a dynamic mixing device, located in the delivery line upstream of said pressure-regulating device, is used;
a dynamic mixing device, located in the delivery line between said pressure-regulating device and the consumer point, is used;
the dynamic mixer consists of a pipe having, over all or part of its length, a nonrectilinear structure of turns, the pipe being provided with a gas inlet connected to an upstream part of the delivery line and with a gas outlet connected to a downstream part of the delivery line;
pressure regulation is achieved by the presence, in the delivery line, of a device chosen from the group consisting of a control valve, a backpressure regulator, a calibrated orifice and a flow regulator.
The notion of “dynamic” mixing according to the invention should be understood to mean the fact of producing, in the mixer, a minimum pressure drop, without a stagnation region or region of zero gas velocity.
Further characteristics and advantages will merge from the following description, given solely by way of example, and with reference to the appended drawings.
FIG. 1 is a schematic illustration of a plant for filling gas-insulated transmission lines with gas, incorporating a plant for producing a homogeneous gas mixture containing SF6 and a carrier gas, according to the invention;
FIG. 2 is a schematic illustration of a plant for draining and recovering the SF6 or mixture containing SF6 previously introduced into gas-insulated lines.
FIG. 1 shows a first source 1 of a primary gas which contains SF6 and a second source 2 of a carrier gas, in this case here, for the embodiment illustrated, a store of liquid nitrogen.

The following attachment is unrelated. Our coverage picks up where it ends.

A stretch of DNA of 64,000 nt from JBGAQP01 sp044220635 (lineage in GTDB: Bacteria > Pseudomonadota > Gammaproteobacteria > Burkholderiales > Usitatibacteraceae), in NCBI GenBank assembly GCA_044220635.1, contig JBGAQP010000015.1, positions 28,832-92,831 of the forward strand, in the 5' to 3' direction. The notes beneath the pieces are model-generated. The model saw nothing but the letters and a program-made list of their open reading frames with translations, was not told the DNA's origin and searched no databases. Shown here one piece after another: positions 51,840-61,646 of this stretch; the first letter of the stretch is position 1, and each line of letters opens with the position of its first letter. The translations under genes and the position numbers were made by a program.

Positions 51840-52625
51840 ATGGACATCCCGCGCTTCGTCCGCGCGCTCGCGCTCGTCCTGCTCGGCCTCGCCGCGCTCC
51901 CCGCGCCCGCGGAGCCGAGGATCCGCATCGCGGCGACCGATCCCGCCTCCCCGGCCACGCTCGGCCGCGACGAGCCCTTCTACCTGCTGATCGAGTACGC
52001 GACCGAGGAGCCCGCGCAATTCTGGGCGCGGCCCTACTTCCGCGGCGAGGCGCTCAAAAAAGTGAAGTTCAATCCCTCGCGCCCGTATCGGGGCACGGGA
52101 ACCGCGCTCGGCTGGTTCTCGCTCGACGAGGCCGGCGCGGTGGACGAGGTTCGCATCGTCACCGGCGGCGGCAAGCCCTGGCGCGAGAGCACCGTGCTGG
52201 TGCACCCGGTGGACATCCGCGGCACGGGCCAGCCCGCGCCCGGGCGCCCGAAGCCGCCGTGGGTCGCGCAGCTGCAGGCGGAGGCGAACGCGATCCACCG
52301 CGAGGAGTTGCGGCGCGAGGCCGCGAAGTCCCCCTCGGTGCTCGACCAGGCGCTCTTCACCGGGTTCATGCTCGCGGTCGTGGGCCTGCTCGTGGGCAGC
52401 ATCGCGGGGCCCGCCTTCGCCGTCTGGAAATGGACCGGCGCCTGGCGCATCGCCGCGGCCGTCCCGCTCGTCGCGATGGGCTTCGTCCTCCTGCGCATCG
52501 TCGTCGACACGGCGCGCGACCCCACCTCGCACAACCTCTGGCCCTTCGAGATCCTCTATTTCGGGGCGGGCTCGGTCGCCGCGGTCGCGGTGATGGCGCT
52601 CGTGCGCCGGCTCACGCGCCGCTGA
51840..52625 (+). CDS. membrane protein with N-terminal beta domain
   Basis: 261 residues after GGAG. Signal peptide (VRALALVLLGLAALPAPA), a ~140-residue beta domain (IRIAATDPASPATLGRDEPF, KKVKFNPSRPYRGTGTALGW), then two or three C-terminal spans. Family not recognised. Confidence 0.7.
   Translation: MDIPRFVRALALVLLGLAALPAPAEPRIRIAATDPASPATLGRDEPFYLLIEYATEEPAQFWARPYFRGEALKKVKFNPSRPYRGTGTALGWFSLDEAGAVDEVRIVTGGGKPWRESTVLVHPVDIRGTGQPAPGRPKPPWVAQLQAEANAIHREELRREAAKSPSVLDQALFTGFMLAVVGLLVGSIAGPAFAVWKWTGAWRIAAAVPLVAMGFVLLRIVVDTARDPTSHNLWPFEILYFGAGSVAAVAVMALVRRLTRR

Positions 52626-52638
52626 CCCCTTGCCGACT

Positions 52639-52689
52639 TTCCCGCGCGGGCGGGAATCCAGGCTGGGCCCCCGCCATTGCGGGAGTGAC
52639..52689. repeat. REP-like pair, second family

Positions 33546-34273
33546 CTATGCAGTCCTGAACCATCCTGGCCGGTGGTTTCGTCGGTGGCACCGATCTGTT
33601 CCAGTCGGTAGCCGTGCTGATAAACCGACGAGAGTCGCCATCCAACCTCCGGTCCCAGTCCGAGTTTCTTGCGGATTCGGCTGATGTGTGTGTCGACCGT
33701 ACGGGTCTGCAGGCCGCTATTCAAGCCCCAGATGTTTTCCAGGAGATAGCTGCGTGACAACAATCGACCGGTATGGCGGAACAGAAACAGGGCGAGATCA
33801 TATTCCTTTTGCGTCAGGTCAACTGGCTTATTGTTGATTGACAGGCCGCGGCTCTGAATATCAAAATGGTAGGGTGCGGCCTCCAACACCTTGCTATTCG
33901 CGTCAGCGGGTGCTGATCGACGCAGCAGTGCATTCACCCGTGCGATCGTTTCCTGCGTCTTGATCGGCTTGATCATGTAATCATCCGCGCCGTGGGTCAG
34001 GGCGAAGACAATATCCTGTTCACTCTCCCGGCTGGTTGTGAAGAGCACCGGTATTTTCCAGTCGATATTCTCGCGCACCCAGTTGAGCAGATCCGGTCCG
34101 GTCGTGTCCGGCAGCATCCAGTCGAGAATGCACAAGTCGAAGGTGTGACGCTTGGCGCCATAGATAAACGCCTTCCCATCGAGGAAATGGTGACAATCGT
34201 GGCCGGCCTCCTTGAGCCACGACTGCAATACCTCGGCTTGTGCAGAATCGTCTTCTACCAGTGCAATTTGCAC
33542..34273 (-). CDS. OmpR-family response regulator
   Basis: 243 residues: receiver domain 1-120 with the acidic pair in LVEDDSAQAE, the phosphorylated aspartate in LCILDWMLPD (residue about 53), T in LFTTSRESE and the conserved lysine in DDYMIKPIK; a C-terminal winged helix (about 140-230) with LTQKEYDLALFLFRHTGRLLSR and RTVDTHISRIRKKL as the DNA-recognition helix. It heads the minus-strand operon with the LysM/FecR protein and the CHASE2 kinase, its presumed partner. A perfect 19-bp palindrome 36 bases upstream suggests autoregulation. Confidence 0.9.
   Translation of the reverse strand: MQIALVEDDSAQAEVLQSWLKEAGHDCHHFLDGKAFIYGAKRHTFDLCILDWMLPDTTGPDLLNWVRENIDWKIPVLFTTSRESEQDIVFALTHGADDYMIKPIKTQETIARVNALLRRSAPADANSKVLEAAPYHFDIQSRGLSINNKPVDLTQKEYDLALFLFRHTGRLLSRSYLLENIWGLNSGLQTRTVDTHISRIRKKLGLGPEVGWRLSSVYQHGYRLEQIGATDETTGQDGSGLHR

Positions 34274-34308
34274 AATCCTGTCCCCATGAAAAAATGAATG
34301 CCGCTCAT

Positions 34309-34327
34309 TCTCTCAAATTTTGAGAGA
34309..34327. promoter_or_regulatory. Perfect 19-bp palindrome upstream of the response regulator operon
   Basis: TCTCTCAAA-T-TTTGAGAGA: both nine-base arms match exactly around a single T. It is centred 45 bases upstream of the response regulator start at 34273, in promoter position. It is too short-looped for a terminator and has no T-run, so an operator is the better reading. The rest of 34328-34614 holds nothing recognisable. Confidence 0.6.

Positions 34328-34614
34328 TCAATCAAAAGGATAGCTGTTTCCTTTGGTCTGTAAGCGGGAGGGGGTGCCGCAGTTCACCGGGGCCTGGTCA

The primary gas containing SF6 coming from the source 1 (whether this is pure SF6 or else a mixture containing SF6, for example a recovery mixture coming from a prior use of insulated cables) is directed toward the mixing point along a supply line 3, passing through a pressure-reducing valve 9 and through a flow regulator 5 (for example a mass-flow regulator).
In its downstream part, the supply line 3 is connected to a delivery line 10 at a point shown symbolically as P in the figure.
Moreover, the liquid nitrogen coming from the source 2 is warmed by a heater (not illustrated) and the resulting gas conveyed to the mixing point via a second supply line 4, passing through a flow meter 6, the second supply line 4 therefore being also connected at its downstream part to the delivery line 10.
As will be clearly apparent to those skilled in the art, the physical configuration of this point P may vary greatly, without departing from the scope of the present invention, whether this is a simple T point or alternatively, by way of illustration, a volume container.
The delivery line 10 is capable of delivering the mixture thus formed to the consumer point, that is to say to an electrical transmission line shown symbolically here in circular cross section by the reference 20.
According to the invention, the delivery line 10 is provided, downstream of the point of connection P of the two supply lines 3 and 4, with an upstream pressure-regulating device 11, in this case for the embodiment illustrated a flow control valve, as well as a dynamic mixer 12, in this case consisting of a combination of circular turns.
As already mentioned, although the configuration illustrated here shows a dynamic mixer 12 located downstream of the device 11, it would also be possible according to the invention to provide a dynamic mixer 12 inserted between the point P and the regulating device 11.
Likewise, although the configuration illustrated here shows, as “pressure-regulating” device 11, the use of a flow control valve, it would not be outside the scope of the present invention also to use a flow regulator whose presence would have, as is also known, the effect of fixing and regulating the pressure between the point P and the device 11.